Redmi K30 Ultra and Motorola Moto G8 kernel sources are now available

Redmi K30 Ultra and Motorola Moto G8 kernel sources are now available

General Public License v2 gives end users the freedom to ask the Android OEMs to provide the source code of any Linux kernel binaries they have shipped on devices they sell. To comply with the legal obligation, most companies nowadays publish kernel sources sometime after their devices hit the market. Xiaomi, for example, used to be one of the worst offenders of GPLv2, but the situation has been greatly improved over the past few years. The Chinese OEM has now released kernel sources for the recently launched Redmi K30 Ultra.

Featuring the MediaTek Dimensity 1000 Plus SoC, the 5G capable Redmi K30 Ultra packs in some impressive specifications, such as a 120Hz AMOLED display, a 20MP pop-up camera, and a 4,500 mAh battery that is 33W fast charge ready. On the software side, the phone comes running Android 10 with MIUI 12 on top. While the Redmi K30 Ultra (codename “cezanne”) may not be launched outside China, it is good to see that Xiaomi has managed to minimize the delay posting kernel source codes for newer devices.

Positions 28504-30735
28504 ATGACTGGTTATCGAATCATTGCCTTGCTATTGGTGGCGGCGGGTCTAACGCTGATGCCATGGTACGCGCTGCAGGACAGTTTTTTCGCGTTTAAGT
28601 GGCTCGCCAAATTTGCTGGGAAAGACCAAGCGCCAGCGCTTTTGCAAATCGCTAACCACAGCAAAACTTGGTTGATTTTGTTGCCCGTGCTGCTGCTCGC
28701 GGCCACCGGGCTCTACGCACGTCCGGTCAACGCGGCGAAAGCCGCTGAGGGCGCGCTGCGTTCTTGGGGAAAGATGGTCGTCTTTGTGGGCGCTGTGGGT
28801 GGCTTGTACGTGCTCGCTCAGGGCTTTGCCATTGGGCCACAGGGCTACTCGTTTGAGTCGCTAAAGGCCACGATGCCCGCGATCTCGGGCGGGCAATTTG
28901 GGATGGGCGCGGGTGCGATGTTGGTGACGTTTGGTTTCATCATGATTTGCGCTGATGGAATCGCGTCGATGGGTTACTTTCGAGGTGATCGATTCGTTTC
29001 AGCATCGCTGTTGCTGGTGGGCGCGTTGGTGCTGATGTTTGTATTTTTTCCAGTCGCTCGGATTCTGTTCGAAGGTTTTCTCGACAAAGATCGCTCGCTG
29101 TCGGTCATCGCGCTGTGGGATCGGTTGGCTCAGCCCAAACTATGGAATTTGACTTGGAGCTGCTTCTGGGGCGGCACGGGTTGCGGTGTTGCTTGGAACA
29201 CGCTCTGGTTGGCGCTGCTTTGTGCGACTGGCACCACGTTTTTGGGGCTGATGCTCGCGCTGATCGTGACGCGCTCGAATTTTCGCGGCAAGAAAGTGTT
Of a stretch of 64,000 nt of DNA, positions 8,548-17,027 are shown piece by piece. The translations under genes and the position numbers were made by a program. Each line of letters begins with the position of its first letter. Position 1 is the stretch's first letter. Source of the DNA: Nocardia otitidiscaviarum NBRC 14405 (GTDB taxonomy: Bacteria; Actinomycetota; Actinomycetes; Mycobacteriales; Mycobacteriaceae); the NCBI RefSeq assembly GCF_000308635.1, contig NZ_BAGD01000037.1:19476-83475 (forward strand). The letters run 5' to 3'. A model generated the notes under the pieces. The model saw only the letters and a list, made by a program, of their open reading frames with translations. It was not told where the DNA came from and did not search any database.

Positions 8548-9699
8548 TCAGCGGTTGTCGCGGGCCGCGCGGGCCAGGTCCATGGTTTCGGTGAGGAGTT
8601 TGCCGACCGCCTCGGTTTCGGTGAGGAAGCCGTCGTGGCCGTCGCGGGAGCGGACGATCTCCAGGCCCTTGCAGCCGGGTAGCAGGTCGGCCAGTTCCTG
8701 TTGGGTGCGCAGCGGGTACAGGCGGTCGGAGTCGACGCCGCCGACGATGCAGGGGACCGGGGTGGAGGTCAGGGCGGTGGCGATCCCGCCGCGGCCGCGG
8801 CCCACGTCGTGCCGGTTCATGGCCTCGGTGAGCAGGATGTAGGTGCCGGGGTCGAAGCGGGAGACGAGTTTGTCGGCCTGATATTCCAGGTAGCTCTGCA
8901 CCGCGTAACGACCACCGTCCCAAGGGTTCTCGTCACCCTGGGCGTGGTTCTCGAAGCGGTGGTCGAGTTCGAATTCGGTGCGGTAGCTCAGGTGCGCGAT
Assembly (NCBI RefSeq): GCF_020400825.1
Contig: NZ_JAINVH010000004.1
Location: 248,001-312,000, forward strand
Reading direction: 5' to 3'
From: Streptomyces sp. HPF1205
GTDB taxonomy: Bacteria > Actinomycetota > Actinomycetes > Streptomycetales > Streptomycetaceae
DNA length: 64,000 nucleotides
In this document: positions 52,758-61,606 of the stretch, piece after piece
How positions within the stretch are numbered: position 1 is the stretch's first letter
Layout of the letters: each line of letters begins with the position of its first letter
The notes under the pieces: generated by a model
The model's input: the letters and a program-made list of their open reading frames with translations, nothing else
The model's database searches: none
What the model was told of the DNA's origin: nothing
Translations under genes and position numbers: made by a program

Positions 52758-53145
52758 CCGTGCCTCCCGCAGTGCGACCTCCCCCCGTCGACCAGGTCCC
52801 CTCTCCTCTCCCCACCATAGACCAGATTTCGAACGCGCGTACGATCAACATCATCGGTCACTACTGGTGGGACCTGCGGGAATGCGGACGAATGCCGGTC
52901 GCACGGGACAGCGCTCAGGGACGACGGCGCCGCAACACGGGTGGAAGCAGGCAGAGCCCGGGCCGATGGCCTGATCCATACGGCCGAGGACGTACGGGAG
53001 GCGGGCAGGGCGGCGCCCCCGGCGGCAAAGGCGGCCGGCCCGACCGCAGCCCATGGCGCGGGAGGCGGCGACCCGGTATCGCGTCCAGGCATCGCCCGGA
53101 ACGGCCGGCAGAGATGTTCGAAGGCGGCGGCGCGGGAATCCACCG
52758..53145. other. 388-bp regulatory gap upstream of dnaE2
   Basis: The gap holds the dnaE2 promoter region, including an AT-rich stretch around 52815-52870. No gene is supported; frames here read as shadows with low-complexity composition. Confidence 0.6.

Redmi K30 Ultra Kernel Sources

Motorola, meanwhile, has also published the kernel source codes for the Moto G8 (codename “rav”). The Qualcomm Snapdragon 665-powered phone comes with a triple rear camera setup, 4GB of RAM, and 64GB of storage. As a matter of fact, Motorola decided to rebrand the Moto G8 as Moto G Fast for the U.S., thus the Android 10-based source code linked below should be compatible with both of them.

Motorola Moto G8 Kernel Sources || Motorola Moto G8 XDA Forums

A kernel source release with a proper commit history is quite helpful for the aftermarket development community. The modders can fiddle with the code and improve the overall performance of the respective device by tuning the stock kernel. Moreover, such source codes also serve as the foundation of building custom recoveries and ROMs for the device.

About author

Skanda Hazarika
Skanda Hazarika

DIY enthusiast (i.e. salvager of old PC parts). An avid user of Android since the Eclair days, Skanda also likes to follow the recent development trends in the world of single-board computing.

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